Can your breasts stay big after breastfeeding?

Your breasts may or may not return to their pre-breastfeeding size or shape. Some women's breasts stay large, and others shrink. But sagging or staying full can be as much a result of genetics, weight gain during pregnancy, and age as a result of breastfeeding.
A.

Do your breasts sag after having a baby?

It's a myth that breastfeeding causes your breasts to become droopy. It's pregnancy, rather than breastfeeding, that may cause your breasts to change in size and shape after having a baby. Other reasons why breasts may appear more saggy after you've have a baby are if you: had a large pre-pregnancy bra size.
  • Do your breasts go back to normal after breastfeeding?

    Your breasts may or may not return to their pre-breastfeeding size or shape. Some women's breasts stay large, and others shrink. But sagging or staying full can be as much a result of genetics, weight gain during pregnancy, and age as a result of breastfeeding.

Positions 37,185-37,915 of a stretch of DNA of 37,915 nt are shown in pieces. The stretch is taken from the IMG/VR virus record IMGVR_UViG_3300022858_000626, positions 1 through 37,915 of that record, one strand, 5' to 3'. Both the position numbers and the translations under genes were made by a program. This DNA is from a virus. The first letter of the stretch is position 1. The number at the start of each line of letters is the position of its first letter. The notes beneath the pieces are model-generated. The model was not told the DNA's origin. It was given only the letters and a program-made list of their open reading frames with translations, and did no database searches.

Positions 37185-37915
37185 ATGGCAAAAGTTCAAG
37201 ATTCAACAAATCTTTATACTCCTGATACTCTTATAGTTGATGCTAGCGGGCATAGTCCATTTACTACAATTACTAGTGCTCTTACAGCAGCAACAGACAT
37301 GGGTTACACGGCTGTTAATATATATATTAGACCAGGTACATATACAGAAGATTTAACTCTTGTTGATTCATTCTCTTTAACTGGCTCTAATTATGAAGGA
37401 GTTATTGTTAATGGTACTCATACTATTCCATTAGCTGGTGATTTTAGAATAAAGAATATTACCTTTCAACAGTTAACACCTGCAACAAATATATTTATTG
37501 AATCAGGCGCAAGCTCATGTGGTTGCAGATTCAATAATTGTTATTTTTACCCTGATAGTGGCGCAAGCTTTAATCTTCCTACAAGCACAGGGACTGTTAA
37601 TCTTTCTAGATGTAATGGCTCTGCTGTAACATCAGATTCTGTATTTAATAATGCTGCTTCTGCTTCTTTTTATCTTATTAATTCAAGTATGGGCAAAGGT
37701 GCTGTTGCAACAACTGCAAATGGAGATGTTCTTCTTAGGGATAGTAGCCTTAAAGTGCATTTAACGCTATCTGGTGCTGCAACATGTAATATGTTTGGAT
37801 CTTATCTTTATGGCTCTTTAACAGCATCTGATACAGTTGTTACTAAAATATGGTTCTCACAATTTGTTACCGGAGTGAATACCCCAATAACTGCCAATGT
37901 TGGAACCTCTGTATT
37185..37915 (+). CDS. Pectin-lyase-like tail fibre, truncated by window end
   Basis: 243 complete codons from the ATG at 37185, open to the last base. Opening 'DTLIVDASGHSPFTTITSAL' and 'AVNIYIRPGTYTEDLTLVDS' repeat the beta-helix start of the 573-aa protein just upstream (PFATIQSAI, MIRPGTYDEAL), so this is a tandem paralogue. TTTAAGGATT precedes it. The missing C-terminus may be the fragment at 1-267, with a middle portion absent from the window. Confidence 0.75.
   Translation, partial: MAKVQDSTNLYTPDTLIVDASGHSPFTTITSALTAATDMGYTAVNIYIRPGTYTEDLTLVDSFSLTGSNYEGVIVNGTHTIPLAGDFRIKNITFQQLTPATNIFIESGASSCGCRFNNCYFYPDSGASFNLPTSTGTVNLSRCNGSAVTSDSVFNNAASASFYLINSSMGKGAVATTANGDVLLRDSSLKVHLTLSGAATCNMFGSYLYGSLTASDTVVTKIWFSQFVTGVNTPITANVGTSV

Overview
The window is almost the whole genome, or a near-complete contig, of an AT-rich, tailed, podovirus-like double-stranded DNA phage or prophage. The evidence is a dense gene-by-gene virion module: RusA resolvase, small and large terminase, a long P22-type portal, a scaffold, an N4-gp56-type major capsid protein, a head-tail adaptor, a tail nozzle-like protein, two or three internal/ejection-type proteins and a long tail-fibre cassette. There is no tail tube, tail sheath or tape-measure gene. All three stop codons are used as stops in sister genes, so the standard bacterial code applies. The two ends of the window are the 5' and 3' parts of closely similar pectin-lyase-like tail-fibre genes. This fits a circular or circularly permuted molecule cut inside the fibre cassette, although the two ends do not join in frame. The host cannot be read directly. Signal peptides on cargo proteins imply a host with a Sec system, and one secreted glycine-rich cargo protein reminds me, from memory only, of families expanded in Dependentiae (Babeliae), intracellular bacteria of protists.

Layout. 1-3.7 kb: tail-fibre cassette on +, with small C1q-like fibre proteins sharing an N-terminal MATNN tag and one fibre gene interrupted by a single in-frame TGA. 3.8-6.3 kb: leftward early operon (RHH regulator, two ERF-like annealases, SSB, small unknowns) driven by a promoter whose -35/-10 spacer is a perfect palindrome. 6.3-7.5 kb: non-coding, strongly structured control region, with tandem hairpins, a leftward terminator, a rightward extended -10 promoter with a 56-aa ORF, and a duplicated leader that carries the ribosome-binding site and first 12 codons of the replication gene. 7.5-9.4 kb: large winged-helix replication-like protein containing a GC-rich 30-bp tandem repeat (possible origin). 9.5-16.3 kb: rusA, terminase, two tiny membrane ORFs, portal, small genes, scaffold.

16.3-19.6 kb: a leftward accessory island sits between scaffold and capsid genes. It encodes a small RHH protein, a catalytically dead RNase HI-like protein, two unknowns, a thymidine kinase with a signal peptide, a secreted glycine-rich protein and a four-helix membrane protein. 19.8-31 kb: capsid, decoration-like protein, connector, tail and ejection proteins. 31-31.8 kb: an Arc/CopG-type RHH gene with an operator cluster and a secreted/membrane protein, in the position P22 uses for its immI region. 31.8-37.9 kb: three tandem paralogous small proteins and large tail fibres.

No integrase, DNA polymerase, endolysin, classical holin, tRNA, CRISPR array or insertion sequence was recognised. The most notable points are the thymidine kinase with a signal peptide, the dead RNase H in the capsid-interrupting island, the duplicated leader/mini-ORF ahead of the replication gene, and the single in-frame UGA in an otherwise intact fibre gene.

• Do your breast sag during pregnancy?

    Find out more about what causes sagging breasts during pregnancy. Some breasts will sag more than others, depending on how much they plump up. And after pregnancy, some women will be able to bounce back to their former shape, while others may feel as though their breasts are less full and more saggy than before.
  • How soon will your breasts hurt when pregnant?

    Breast pain. Pregnancy: Your breasts during early pregnancy may feel sore, sensitive, or tender to the touch. They may also feel fuller and heavier. This tenderness and swelling will usually happen one to two weeks after you conceive, and it can last for a while as your progesterone levels rise due to your pregnancy.
B.

Can breasts stay big after pregnancy?

Many women join Russell in mourning their shrinking postpartum bosoms, but not everyone. For some women, in fact, breasts actually stay larger after pregnancy and even after breastfeeding. “Some women's breasts return to their pre-pregnancy size while others end up larger or smaller.

    Updated: 2nd October 2019

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